United Airlines Holdings Inc.
took a step toward returning supersonic flying to passenger travel, unveiling an agreement to buy faster-than-sound airliners from Boom Technology Inc., an upstart aerospace company that says its planned aircraft could carry travelers by the end of the decade.
United’s agreement to buy 15 of Boom’s Overture aircraft is conditional on whether the design—which hasn’t yet been built—can meet safety, operational and sustainability standards, the companies said Thursday. Even so, the announcement suggests that one of America’s largest airlines sees the potential for a return of supersonic air travel, which disappeared with the retirement of the Concorde almost 20 years ago.
A spokeswoman for Boom declined to disclose the financial terms of the deal, but said that the agreement includes a non-refundable industry-standard upfront payment from United, as well as an option for United to buy 35 additional aircraft for a pre-negotiated price.
The Overture would be capable of flying at Mach 1.7, or 1.7 times the speed of sound, according to Boom and United. That could allow the airliner to make trips between London and United’s hub in Newark, N.J., in three-and-a-half hours, or between San Francisco and Tokyo in six hours. The airliner would also be capable of using sustainable aviation fuel, the companies said.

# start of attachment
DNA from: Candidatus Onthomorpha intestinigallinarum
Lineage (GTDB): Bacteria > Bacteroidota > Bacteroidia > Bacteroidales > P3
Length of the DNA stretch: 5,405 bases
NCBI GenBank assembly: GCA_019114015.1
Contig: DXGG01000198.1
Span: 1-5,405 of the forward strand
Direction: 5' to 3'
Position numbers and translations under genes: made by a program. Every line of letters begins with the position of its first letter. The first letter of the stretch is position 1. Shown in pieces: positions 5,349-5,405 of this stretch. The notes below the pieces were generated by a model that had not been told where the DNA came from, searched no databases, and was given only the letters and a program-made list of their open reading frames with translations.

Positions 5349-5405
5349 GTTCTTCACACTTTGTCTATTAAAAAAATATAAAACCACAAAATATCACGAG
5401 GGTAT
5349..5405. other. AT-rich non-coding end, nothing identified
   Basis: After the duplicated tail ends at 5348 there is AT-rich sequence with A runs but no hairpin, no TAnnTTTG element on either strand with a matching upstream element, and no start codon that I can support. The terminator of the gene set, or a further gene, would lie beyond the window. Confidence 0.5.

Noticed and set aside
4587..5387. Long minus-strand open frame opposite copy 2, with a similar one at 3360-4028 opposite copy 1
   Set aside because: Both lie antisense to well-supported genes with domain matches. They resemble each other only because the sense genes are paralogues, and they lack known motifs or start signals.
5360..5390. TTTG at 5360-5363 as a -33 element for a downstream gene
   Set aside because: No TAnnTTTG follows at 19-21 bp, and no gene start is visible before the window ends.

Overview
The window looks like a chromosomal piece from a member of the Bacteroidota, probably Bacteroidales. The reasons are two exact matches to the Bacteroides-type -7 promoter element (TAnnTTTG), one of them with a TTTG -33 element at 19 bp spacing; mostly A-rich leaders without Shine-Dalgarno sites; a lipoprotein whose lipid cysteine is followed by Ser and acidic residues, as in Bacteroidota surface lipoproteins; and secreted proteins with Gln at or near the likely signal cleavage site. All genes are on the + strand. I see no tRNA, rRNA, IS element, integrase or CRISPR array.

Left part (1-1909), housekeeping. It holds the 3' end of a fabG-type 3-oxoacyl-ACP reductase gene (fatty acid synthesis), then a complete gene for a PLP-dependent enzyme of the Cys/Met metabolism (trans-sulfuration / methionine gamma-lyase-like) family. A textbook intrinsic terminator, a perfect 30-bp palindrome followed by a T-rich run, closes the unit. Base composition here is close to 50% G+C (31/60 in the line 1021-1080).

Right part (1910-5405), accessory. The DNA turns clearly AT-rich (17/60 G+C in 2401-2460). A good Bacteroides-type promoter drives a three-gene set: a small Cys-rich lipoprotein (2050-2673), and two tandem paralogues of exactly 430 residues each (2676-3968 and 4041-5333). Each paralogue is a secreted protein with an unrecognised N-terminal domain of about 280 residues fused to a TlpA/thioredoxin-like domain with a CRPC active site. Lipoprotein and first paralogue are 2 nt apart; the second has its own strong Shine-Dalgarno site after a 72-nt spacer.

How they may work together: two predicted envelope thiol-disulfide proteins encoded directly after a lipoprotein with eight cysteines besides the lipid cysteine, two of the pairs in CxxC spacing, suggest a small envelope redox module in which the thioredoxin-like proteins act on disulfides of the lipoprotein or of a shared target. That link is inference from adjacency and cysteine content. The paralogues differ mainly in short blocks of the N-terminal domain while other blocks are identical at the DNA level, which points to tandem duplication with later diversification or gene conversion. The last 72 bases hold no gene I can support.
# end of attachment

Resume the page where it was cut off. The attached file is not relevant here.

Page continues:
Boom has much ground to cover before United Airlines passengers board the Overture for supersonic flights. The Denver-based company, which also brands itself as Boom Supersonic and was founded in 2014 by its chief executive,
hasn’t yet built an airplane that has flown. Its first prototype, the XB-1, could fly for the first time later this year or early next year, the spokeswoman said.
The Overture, which would carry up to 88 passengers, could fly for the first time in 2026, according to Boom and United, with passenger service potentially taking off in 2029.
Although a long way off, the plans signal that United believes it could rejuvenate the market for faster-than-sound air travel, which evaporated when
removed the Concorde from service in 2003. Developed by the British Aircraft Corporation and France’s Aérospatiale in the 1960s, the Concorde at first seemed to promise wider adoption of supersonic flying.
High costs and concerns about the noise the Concorde produced wound up curtailing its use to pricey luxury trips between Europe and the East Coast. A fatal crash in 2000 and the travel slump after the 9/11 attacks led to the Concorde’s retirement, consigning supersonic airliners to aviation museums.
The Overture is also pitched toward a luxury travel experience. The plane would be longer than
longest 737, but its capacity would be roughly half of a 737’s, according to specifications on Boom’s website. Boom’s renderings of the plane show a narrow-body configuration with rows of just one seat on either side of a central aisle.
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